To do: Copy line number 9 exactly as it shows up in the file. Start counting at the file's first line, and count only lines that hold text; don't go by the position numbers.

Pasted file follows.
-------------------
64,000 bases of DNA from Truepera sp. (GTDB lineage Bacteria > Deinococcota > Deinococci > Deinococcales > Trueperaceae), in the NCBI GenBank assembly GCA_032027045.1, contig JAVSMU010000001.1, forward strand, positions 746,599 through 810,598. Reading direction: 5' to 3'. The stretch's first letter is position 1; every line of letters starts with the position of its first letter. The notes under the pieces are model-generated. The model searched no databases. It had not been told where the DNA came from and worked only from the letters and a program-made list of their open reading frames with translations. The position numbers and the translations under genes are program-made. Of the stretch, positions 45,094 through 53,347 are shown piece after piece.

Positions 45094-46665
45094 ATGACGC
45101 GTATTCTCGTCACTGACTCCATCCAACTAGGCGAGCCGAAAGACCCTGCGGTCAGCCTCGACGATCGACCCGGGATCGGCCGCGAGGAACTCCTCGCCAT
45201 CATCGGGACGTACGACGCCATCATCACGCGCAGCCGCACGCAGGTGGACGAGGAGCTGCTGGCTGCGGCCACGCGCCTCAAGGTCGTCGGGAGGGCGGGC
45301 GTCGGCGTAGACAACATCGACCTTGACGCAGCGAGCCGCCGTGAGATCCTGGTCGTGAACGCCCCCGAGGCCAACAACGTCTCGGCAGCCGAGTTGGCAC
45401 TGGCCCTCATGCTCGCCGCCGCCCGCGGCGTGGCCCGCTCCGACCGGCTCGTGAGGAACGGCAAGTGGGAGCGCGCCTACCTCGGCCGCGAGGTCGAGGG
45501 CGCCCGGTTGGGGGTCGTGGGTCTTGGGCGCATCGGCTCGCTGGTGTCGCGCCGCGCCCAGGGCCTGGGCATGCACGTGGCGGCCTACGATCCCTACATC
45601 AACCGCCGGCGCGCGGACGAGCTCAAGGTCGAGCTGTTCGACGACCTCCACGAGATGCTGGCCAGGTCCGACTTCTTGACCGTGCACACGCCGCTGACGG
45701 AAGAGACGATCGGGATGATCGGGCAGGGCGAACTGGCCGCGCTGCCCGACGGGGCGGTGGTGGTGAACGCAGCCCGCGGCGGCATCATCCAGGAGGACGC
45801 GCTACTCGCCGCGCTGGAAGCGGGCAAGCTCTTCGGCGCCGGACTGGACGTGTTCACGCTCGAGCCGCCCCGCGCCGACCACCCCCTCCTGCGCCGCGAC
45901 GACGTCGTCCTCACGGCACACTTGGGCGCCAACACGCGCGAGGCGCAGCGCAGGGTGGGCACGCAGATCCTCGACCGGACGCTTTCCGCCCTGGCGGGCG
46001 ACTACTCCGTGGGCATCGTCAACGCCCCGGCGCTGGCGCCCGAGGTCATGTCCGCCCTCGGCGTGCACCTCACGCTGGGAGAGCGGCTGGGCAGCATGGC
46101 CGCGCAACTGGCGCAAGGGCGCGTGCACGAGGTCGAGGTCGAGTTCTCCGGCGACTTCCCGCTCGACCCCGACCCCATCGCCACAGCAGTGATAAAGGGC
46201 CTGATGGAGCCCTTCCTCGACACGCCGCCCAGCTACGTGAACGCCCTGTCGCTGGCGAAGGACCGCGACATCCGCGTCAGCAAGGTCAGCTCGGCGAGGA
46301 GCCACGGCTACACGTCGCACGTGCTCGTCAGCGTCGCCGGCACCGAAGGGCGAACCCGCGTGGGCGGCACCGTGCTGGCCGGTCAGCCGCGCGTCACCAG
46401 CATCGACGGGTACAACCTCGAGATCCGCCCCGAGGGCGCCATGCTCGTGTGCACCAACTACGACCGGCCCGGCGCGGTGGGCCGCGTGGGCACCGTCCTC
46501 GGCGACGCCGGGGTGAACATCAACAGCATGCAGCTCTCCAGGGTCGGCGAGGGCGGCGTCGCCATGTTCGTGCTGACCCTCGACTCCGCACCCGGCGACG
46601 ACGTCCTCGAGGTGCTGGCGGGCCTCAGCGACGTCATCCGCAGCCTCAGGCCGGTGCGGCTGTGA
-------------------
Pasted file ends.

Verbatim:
45601 AACCGCCGGCGCGCGGACGAGCTCAAGGTCGAGCTGTTCGACGACCTCCACGAGATGCTGGCCAGGTCCGACTTCTTGACCGTGCACACGCCGCTGACGG